On the other hand, I also felt strangely comforted. The future, as projected by these ambassadors of their generation, was in good hands. To counteract the joyriders and the cider-drinkers, here were Hugh McCafferty and Neil Reynolds of Castleknock College, intelligent and articulate spokespersons of today’s youth. Wisdom and assuredness belying their years, their arguments made me want to rush from the auditorium and sign up for the New European Army immediately.
They were ably backed up by Ciara MacNally from Pheasant’s Run whose clear and determined support for future military involvement convinced me totally that my years as an armchair pacifist had been totally misguided.
Speakers came and speakers went, and the standard never faltered. One girl, Dasha Emelyanova from Blakestown Community School, had even reached the Final, despite the fact that English was not her native language. And yet, such was her passion and persuasiveness that the slight trace of an accent did not detract from a faultless performance. We were truly in the presence of greatness.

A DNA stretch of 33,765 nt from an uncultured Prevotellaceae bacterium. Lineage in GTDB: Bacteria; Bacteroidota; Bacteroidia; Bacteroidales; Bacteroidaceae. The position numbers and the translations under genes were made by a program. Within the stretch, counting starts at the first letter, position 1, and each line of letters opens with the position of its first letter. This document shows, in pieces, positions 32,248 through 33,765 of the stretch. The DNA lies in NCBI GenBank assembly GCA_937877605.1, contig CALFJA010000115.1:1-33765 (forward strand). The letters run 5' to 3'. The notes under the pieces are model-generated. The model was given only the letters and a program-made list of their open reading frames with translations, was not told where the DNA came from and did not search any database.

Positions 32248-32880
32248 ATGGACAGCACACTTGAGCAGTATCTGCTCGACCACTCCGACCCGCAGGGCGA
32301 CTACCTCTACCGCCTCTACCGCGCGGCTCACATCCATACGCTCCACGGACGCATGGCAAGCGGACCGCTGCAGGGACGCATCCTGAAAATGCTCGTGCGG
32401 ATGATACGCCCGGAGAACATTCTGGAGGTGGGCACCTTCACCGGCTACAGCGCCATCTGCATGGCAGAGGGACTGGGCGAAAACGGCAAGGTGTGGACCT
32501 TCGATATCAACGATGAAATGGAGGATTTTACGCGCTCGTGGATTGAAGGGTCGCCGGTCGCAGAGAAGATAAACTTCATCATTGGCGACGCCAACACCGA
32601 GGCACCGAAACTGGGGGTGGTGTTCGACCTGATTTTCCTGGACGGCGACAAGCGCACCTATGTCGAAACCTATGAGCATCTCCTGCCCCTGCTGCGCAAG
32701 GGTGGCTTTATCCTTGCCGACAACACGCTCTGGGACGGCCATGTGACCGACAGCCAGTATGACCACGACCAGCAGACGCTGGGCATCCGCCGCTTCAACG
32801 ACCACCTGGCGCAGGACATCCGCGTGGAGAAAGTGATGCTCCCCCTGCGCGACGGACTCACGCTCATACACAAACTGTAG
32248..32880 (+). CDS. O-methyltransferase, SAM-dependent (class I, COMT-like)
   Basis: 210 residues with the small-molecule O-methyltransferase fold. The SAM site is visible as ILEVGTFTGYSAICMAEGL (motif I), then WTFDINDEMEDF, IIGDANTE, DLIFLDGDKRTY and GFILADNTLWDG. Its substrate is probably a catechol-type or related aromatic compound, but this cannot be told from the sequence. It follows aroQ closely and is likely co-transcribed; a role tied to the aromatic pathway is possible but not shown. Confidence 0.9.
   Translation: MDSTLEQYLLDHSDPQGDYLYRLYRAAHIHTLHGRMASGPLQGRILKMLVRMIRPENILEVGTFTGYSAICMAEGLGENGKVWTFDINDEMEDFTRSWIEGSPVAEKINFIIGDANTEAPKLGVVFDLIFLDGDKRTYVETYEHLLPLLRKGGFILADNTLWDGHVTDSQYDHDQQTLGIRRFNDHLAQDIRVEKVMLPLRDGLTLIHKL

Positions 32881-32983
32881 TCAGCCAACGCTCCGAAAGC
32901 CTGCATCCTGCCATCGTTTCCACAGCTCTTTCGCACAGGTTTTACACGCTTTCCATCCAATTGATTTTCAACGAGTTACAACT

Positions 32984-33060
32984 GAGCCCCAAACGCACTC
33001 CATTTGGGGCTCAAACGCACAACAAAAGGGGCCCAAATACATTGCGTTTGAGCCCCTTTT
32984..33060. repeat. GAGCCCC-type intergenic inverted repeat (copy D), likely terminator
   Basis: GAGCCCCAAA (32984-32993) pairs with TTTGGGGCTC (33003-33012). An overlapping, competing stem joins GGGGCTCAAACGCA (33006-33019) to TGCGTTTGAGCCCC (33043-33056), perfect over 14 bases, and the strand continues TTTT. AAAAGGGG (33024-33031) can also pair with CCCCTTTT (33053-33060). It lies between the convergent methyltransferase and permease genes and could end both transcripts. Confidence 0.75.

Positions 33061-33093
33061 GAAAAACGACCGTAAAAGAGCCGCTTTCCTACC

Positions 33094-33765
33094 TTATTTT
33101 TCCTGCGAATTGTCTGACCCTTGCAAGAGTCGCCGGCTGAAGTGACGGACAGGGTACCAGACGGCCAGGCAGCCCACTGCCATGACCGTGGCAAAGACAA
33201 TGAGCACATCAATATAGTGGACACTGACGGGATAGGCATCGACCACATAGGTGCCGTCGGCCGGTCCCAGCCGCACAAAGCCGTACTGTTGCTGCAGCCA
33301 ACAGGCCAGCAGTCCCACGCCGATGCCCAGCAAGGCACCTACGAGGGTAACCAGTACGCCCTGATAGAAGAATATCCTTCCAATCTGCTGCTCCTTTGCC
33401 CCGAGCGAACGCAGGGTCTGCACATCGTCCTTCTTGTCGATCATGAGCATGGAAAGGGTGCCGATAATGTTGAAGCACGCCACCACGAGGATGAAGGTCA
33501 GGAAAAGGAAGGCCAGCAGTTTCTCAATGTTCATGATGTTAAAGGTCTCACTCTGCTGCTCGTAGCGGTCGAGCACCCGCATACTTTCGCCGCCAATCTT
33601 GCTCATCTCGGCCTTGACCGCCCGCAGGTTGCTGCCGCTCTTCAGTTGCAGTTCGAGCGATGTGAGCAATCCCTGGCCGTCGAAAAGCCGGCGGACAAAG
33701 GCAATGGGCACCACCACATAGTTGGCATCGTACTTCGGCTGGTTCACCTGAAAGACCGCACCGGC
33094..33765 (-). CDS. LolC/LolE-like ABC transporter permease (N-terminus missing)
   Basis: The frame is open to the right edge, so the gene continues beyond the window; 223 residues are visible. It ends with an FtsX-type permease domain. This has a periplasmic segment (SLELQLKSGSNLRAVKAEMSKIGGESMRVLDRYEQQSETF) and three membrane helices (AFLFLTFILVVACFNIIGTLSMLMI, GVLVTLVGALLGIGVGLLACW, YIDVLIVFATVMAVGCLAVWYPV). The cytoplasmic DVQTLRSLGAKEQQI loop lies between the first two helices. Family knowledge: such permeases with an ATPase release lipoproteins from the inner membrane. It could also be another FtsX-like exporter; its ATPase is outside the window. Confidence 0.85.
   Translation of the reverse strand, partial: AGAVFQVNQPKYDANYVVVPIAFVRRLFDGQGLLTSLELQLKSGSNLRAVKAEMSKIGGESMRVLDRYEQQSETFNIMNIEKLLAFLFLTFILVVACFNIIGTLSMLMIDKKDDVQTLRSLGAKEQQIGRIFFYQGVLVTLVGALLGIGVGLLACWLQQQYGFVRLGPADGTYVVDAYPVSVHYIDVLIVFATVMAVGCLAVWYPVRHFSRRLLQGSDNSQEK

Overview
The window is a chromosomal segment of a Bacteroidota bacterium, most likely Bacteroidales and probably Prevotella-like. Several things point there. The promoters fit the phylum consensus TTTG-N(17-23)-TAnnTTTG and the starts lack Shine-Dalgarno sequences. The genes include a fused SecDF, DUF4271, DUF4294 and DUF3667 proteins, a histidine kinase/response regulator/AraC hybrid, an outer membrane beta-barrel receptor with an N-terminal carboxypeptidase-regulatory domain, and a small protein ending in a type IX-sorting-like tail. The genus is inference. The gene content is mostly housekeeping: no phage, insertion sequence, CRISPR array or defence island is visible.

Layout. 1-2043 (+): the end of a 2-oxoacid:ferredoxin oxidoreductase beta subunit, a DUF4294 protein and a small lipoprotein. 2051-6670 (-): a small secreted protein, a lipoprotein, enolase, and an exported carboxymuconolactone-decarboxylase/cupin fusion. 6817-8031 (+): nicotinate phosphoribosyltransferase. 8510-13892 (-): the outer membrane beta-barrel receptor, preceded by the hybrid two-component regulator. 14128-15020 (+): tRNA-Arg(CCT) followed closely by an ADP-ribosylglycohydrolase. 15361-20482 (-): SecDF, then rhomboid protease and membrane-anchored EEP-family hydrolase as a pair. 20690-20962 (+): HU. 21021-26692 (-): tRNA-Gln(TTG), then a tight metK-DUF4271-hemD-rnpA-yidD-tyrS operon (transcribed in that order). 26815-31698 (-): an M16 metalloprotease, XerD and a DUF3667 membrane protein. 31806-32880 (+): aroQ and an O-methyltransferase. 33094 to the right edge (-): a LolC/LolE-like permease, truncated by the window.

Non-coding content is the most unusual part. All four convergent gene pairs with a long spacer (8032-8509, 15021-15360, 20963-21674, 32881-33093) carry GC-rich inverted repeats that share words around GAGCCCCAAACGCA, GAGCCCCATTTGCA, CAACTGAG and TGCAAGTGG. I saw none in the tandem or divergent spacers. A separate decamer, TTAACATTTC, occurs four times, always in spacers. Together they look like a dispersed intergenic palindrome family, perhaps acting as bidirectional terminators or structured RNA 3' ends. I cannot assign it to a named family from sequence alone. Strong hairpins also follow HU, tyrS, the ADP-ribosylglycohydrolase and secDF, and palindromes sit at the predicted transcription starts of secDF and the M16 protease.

And then, another thought wormed naggingly into my brain, burrowing persistently through the soft, squishy layers of my cerebellum. What was happening here was totally unnatural and potentially very damaging to life on this planet as we know it. Something was definitely rotten in the state of Ireland.
For it is in the nature of the Circle of Life, that teenagers are teenagers and adults are adults, and never the twain shall meet. Teenagers demand to be allowed to go to the Plex wearing a few bits of cloth and elastic, and parents refuse. Parents win because we are both the judge and the jury. We adjudicate on moral issues, and teenagers slam doors and sulk in their bedrooms. These roles are written in the stars, they are predestined and inviolable.